I consulted my acquaintances, including an executive from McKinsey & Company China in February 2020. In conversation, we came up with a predicted decline in GDP to -3%, and Swiss GDP actually fell to about -3%.
It looked even more threatening in the short term, but it recovered during 2020. It recovered because we were able to keep working thanks to digitalisation. There was no need for an emergency programme at Zattoo or many tech companies. On the contrary, the tech industry was booming.
Digitisation as a ray of hope in a dark year of crisis
In the short term, innovations are overrated. The dot-com crisis of 2001 was a crisis of disillusionment, so to speak. In the long term, however, innovations are underestimated. In 2020, thanks to digitalisation, we have just lived through the first crisis in which we were soft-bedded by robots: a moment for the history books.
The economy, education, health, defence, finance, transport and energy were more crisis-resistant in 2020 thanks to digitalisation. Digitalisation is finally in full bloom:
There is a massive need for urgent digitisation projects in business and administration
We are all upgrading our IT at home, Apple, Google and Microsoft are booming
Digitisation is making its way into schools
Thanks to enterprise resource planning systems, production automation and logistics, our shelves stay well stocked. Parcels arrive. Payment is contactless.
Remote working helps us stay healthy at home and keep working
Social media allows us to share concerns, vent anger, offer comfort and discuss perspectives: A very important function.
When live performances are restricted due to a lockdown, we are kept well entertained with online videos instead.
The pillars of digitalisation are remote work and online workflows, which are mapped in the cloud, as well as online commerce.
The cloud allows collaborative work on letters, presentations, spreadsheets and more. It relieves us of server administration and provides better load distribution and higher availability than if we administered the servers ourselves.
The cloud is growing rapidly. Office work is increasingly done on Google Docs or with Microsoft Office 365 in the cloud. Privately, over a billion people now use the Apple Cloud. For all loads that are elastic or fluctuating, and for all workpieces that are handled by several actors at the same time, the cloud makes sense.
Zattoo itself offers examples of cloud services: Instead of storing recordings locally, our viewers access our cloud. Ideally, only one master copy is needed of many recordings that would all be the same. This saves money. Our B2B customer base (telecommunications and cable companies) also uses cloud services: instead of feeding TV signals from satellites via so-called headends themselves, they use our cloud service. Out of many thousands of headends in Europe, which all do roughly the same thing, it will ultimately take a handful in the cloud. Since each headend involves an investment of about CHF 10 million and ongoing costs, this saves a lot of money.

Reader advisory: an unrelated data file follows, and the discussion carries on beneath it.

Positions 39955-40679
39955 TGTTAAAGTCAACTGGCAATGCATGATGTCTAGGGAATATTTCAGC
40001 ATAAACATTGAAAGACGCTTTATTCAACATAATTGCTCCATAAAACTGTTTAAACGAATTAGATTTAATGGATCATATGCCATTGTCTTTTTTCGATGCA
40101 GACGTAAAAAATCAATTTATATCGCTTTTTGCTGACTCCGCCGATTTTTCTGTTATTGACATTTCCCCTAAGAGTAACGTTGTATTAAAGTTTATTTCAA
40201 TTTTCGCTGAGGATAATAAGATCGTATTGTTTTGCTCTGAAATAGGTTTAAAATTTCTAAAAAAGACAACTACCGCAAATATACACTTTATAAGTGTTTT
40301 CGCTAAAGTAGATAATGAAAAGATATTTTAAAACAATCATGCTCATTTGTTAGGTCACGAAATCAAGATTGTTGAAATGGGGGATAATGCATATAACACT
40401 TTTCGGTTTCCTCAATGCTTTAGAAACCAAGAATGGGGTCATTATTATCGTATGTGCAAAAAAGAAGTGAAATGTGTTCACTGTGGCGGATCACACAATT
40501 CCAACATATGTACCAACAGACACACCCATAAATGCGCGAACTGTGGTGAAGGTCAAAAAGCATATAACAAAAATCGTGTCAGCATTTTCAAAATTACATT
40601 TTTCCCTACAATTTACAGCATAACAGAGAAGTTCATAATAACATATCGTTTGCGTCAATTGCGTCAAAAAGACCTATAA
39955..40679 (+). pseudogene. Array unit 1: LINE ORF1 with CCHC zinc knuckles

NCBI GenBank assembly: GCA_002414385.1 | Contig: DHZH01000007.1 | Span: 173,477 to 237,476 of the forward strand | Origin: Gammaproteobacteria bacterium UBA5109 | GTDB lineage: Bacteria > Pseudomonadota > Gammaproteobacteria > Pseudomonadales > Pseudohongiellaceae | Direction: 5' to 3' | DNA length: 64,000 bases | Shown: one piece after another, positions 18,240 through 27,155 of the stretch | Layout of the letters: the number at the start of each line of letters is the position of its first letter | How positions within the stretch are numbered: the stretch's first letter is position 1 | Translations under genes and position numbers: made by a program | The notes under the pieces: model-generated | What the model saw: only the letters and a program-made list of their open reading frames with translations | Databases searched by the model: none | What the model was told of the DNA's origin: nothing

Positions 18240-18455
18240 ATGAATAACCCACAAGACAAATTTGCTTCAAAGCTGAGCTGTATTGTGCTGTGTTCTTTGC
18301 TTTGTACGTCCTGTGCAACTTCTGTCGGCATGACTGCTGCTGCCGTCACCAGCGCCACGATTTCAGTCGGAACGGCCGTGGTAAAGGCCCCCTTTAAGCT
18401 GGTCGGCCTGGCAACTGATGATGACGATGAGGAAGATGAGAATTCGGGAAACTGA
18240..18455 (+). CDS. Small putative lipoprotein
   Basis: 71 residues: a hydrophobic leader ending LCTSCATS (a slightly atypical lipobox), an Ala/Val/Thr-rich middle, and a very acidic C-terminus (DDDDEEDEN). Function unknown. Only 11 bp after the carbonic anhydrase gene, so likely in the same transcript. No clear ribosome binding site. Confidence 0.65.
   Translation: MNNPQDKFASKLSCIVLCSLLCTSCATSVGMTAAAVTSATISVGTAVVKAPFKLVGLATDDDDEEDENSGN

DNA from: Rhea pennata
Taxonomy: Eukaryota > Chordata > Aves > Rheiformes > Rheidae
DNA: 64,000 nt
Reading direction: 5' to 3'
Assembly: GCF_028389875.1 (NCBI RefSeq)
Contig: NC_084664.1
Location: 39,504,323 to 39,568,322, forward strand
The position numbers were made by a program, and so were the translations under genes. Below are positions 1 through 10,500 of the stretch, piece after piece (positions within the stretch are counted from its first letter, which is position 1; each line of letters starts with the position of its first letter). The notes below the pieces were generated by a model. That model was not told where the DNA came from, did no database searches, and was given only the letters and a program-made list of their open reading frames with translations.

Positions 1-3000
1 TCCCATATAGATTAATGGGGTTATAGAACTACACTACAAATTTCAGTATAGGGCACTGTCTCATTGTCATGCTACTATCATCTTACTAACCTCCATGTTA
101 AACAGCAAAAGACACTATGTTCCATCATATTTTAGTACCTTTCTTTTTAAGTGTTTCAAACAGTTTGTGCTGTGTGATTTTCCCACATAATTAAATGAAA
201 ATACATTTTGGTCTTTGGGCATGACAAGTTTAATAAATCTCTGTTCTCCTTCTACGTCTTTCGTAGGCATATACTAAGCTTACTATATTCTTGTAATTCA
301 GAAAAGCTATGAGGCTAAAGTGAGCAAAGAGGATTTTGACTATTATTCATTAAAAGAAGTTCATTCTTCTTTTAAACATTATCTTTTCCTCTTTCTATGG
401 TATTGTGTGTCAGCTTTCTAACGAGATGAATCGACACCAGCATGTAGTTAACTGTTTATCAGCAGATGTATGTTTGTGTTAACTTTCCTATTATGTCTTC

Online retail and delivery services are growing strongly and sustainably. Once users have broken old habits, opened a user account and ordered online, it is easy for them to order the pre-configured shopping basket again. Once they have practised the new behaviour, they stick with it.
Digitisation can offset our covid costs
GDP fell by CHF 25 billion in 2020; it will rise in 2021. A capital injection of CHF 70 billion flowed from the federal treasury. Let’s take this sum as a yardstick and ignore how this money from the economy ends up back in the state, because it will sooner or later. Let’s see if we can make it up in 10 years: That would be CHF 7 billion per year, or 1% of the gross national product in Switzerland of about CHF 700 billion.
This is possible: Assuming 700,000 remote workers, this amounts to CHF 10,000 per capita per year. We can achieve savings in these areas:
In urban centers in particular, a high proportion of salaries is sunk into the real estate market. These costs should ease somewhat (without inflation).
Fewer commuter movements relieve traffic congestion. This eases investment in infrastructure (assuming we use public transport again).
By digitizing business processes, we reduce transaction costs and gain speed in the economy.
Remote working enables specialization of resources and increases quality at lower costs.